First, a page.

A’s sister e-mails me a few days after the reunion lambasting me and those that organized the reunion for not finding her sister and offering me tips on how to plan a future reunion. That we found 305 out of 325 graduates didn’t register with her. I was tempted to e-mail her back and ask if she really earned a high school diploma.

Mr. Oblivious
M thought the cost of the reunion was too high and asked if we could just rent a room at the Hilton and bring our own pizza and beer in.  Really. I don’t think it occurred to M that hotels are in the banquet business or that the majority of the class didn’t want pizza and beer.

The User
A spreadsheet with every classmate, address, phone, and e-mail was distributed to those that wanted to keep in touch with classmates. M e-mails me and asks if I could add a column to include the names of children.  My first thought:  How creepy is that?  Why would anyone need the name of my daughter? But, I kept my thoughts to myself and asked him why he wanted this information. M told me he wanted to network with classmates because he was looking for investors for his business ventures. The column wasn’t added, children’s names were kept confidential, and M was advised the spreadsheet is for social contacts, not business development.

Mr. Dumb and Dumber 
J calls me and asks if it’s ok if he and another guy wear janitor’s outfits and crash the reunion to fool the hotel and avoid paying. I thought he was joking but he was dead serious.  I explained to J that everyone attending has to pay.

The Fundraiser
J tells me he set up a foundation in honor of his father and wants to make an announcement at the reunion asking for donations.  Although his intentions are honorable, I advise Mr.Fundraiser that the only announcements that will be made at the reunion will be about our classmates and those that are no longer with us.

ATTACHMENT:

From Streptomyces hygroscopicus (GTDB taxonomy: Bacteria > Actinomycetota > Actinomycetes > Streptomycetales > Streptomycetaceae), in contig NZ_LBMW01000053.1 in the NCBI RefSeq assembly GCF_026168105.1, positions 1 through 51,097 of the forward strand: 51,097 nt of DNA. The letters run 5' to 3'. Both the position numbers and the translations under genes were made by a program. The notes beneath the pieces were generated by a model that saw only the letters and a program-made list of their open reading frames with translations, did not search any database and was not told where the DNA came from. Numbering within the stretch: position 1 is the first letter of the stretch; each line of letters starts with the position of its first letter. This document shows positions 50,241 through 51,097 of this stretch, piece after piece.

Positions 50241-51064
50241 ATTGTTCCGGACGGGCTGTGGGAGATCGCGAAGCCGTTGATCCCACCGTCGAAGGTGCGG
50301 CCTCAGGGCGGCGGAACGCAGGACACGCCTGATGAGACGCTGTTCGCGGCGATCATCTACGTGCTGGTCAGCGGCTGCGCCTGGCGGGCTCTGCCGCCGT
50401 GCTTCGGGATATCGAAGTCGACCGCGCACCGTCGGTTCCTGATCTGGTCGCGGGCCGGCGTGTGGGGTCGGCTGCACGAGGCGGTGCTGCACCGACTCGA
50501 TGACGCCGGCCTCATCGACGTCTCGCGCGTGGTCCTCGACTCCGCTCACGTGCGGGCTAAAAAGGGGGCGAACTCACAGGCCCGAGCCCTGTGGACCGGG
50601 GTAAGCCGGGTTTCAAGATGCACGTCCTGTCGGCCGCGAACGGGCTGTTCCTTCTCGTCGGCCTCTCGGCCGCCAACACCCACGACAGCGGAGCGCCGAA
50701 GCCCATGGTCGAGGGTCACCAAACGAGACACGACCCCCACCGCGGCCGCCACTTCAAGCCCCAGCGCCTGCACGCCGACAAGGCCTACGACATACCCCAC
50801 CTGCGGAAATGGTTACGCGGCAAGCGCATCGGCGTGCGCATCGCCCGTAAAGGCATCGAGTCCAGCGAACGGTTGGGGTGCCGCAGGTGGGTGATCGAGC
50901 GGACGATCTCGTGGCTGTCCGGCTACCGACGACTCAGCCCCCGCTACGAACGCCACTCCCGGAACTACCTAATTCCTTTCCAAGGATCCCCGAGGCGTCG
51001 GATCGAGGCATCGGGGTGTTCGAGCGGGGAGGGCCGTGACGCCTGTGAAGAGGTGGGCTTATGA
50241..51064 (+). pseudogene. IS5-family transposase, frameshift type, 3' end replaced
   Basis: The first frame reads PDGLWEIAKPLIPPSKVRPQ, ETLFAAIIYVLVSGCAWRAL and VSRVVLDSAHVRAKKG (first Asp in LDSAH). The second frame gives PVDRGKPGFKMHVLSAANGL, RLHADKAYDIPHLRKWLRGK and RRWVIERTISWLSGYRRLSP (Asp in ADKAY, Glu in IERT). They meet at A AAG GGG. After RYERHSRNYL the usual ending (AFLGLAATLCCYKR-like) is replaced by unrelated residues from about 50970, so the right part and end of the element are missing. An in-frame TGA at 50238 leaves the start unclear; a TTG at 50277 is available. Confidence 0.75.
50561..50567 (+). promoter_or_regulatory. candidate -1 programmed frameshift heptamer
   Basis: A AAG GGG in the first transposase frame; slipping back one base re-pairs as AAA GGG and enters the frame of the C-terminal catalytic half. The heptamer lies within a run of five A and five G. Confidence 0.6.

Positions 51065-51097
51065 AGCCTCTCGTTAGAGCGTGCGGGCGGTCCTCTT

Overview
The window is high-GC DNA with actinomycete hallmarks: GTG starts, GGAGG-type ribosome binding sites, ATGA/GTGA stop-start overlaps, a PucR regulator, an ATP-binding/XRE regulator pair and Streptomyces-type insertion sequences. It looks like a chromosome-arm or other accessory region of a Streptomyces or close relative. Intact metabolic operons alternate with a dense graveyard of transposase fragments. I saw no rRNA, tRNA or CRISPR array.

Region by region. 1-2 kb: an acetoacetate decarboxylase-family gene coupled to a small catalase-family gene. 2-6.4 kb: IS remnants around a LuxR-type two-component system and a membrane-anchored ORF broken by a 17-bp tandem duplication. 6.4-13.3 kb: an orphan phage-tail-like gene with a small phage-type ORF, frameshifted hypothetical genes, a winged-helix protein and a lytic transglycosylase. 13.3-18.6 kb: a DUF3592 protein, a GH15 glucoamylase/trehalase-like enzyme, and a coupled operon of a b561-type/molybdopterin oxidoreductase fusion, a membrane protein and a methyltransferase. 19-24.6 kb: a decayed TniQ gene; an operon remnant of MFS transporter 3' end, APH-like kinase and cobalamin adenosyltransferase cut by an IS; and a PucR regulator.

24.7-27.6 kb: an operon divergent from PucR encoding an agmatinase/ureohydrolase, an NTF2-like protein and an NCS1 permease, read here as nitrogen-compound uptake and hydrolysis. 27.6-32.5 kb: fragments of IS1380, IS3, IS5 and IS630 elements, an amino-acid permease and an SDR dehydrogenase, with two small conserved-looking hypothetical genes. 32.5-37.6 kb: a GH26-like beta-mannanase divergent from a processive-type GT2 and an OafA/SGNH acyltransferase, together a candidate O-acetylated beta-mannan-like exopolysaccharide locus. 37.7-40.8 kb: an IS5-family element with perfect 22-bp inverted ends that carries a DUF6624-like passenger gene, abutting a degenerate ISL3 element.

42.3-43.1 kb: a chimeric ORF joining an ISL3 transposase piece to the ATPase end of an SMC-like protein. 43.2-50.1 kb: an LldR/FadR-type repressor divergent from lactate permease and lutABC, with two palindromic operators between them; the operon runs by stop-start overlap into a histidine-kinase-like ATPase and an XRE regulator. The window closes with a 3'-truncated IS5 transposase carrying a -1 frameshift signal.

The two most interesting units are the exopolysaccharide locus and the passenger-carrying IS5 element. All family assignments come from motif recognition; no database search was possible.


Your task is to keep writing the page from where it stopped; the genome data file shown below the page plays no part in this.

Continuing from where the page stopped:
Ms. Clueless
N approaches me at the reunion party and asks if there is some way I can refund the money back to J because he needs the funds even though he is attending the reunion. I ask N where she would like me to get the money from?

The Entitlement Seeker
I am cc’d on an e-mail from A inviting a former teacher to the reunion at no cost.  I e-mail A to advise her that she can’t invite people to the reunion without paying for them. She e-mails me back perplexed that the Hilton wouldn’t allow teachers to attend for free.

The Picky Eater
N e-mailed me a few days prior to the reunion and told me her husband has dietary restrictions and gave me a 2 page list of foods he can’t eat.  I asked her what he wants and she suggested wild salmon, not farm raised. I told her I would call the hotel and make the request but that her husband might have to settle for farm raised salmon – after all, this is the Hilton, not the Four Seasons. She told me hubby won’t eat farm raised salmon. Memories of fourth grade and what a pain the ass N was then lead me to believe N and her husband deserve each other. I secretly enjoyed watching the husband being served farm raised salmon.

The Greedy Hotel
A few days after the reunion, I received an e-mail from the banquet coordinator of the Hilton asking if I forgot to leave an extra tip for the service employees. In the contract, the hotel required a 21% gratuity which was included in the price and which amounted to approximately $4,000 for the ten employees that tended bar, set up the buffet, and cleared tables for the five hour event. That’s $400 per employee or $80 an hour.

I e-mailed the hotel back and said that I did not leave an extra tip because 21% or $400 per employee seemed more than generous and then asked if the hotel distributed the 21% as delineated in the contract. The banquet coordinator apologized for his e-mail but never answered the question about the distribution of the gratuity. A friend of mine in the hotel industry has since told me that most hotels will require a minimum 20% gratuity but won’t distribute the full amount to the staff. So, if you ever have to book an event, question the gratuity charge and/or make sure the gratuity is distributed to those that deserve it.